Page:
Prevalence and methodologies for detection, characterization and subtyping of Listeria monocytogenes and L. ivanovii in foods and environmental sources
Listeria monocytogenes, one of the most important foodborne pathogens, can cause listeriosis, a lethal disease for humans. L. ivanovii, which is closely related to L. monocytogenes, is also widely distributed in nature and infects mainly warm-blooded ruminants, causing economic loss. Thus, there are high priority needs for methodologies for rapid, specific, cost-effective and accurate detection, characterization and subtyping of L. monocytogenes and L. ivanovii in foods and environmental sources. In this review, we (A) described L. monocytogenes and L. ivanovii, world-wide incidence of listeriosis, and prevalence of various L. monocytogenes strains in food and environmental sources; (B) comprehensively reviewed different types of traditional and newly developed methodologies, including culture-based, antigen/antibody-based, LOOP-mediated isothermal amplification, matrix-assisted laser desorption ionization-time of flight-mass spectrometry, DNA microarray, and genomic sequencing for detection and characterization of L. monocytogenes in foods and environmental sources; (C) comprehensively summarized different subtyping methodologies, including pulsed-field gel electrophoresis, multi-locus sequence typing, ribotyping, and phage-typing, and whole genomic sequencing etc. for subtyping of L. monocytogenes strains from food and environmental sources; and (D) described the applications of these methodologies in detection and subtyping of L. monocytogenes in foods and food processing facilities.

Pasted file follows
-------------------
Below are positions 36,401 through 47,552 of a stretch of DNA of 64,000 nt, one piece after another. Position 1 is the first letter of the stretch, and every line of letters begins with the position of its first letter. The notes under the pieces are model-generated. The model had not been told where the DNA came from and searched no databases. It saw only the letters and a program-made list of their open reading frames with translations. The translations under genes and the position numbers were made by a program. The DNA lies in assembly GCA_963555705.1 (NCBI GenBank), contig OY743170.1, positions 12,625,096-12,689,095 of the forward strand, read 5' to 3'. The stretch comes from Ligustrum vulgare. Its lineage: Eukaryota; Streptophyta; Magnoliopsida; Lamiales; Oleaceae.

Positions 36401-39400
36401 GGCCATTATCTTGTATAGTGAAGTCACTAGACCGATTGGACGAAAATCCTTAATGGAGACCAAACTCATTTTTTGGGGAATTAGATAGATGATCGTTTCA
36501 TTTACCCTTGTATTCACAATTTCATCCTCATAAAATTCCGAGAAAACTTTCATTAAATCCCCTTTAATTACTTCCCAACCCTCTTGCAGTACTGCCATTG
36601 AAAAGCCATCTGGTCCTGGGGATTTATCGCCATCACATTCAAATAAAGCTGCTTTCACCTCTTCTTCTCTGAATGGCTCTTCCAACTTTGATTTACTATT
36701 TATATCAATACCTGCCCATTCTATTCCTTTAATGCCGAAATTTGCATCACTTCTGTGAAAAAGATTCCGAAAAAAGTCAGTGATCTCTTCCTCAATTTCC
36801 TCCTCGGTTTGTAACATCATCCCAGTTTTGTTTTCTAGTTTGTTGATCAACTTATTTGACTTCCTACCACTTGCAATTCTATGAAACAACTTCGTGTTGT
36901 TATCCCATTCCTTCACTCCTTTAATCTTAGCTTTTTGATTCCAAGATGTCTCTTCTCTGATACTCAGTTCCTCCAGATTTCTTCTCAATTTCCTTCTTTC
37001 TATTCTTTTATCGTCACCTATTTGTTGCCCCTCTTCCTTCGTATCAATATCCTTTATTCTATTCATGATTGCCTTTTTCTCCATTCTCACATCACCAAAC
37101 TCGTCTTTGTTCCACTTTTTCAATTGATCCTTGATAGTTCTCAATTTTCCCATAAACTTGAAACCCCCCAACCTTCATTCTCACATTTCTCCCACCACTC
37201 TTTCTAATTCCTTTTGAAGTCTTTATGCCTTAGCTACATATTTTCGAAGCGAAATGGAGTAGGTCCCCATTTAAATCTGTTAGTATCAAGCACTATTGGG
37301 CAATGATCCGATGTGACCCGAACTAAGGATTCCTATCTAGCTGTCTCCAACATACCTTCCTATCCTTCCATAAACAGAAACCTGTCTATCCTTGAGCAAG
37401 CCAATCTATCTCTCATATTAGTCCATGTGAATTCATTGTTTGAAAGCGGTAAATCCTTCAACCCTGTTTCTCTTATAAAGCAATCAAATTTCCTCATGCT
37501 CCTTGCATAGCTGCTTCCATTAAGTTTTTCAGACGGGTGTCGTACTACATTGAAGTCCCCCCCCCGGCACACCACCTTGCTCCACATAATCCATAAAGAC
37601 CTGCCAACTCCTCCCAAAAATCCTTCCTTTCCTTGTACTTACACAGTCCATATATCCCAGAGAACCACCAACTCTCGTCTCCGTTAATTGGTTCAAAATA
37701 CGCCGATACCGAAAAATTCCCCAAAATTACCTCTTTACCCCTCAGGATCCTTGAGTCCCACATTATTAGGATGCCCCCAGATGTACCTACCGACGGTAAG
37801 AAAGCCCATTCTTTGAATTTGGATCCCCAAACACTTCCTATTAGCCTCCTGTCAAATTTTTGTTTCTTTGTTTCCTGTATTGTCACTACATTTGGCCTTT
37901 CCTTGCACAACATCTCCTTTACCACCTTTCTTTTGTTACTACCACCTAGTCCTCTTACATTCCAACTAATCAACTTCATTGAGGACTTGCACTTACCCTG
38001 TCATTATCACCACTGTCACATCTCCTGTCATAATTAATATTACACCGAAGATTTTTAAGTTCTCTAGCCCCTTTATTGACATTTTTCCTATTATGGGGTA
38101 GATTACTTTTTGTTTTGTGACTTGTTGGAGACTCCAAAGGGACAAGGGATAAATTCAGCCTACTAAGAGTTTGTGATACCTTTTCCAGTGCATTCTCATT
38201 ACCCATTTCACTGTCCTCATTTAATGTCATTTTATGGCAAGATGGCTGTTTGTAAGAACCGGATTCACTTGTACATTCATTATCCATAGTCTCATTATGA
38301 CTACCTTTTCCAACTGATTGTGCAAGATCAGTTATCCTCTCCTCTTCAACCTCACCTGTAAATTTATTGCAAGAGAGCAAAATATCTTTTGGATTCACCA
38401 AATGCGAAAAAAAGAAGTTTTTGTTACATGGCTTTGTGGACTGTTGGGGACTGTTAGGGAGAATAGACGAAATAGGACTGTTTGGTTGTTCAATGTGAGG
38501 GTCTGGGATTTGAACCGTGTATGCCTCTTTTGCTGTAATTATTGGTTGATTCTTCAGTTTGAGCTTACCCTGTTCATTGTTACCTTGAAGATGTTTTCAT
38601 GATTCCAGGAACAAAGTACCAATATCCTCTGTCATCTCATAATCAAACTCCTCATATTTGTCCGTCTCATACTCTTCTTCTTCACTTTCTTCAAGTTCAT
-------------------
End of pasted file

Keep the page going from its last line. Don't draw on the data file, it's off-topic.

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Keywords: Foodborne pathogens; Listeria monocytogenes; Listeria ivanovii; Molecular characterization; Subtyping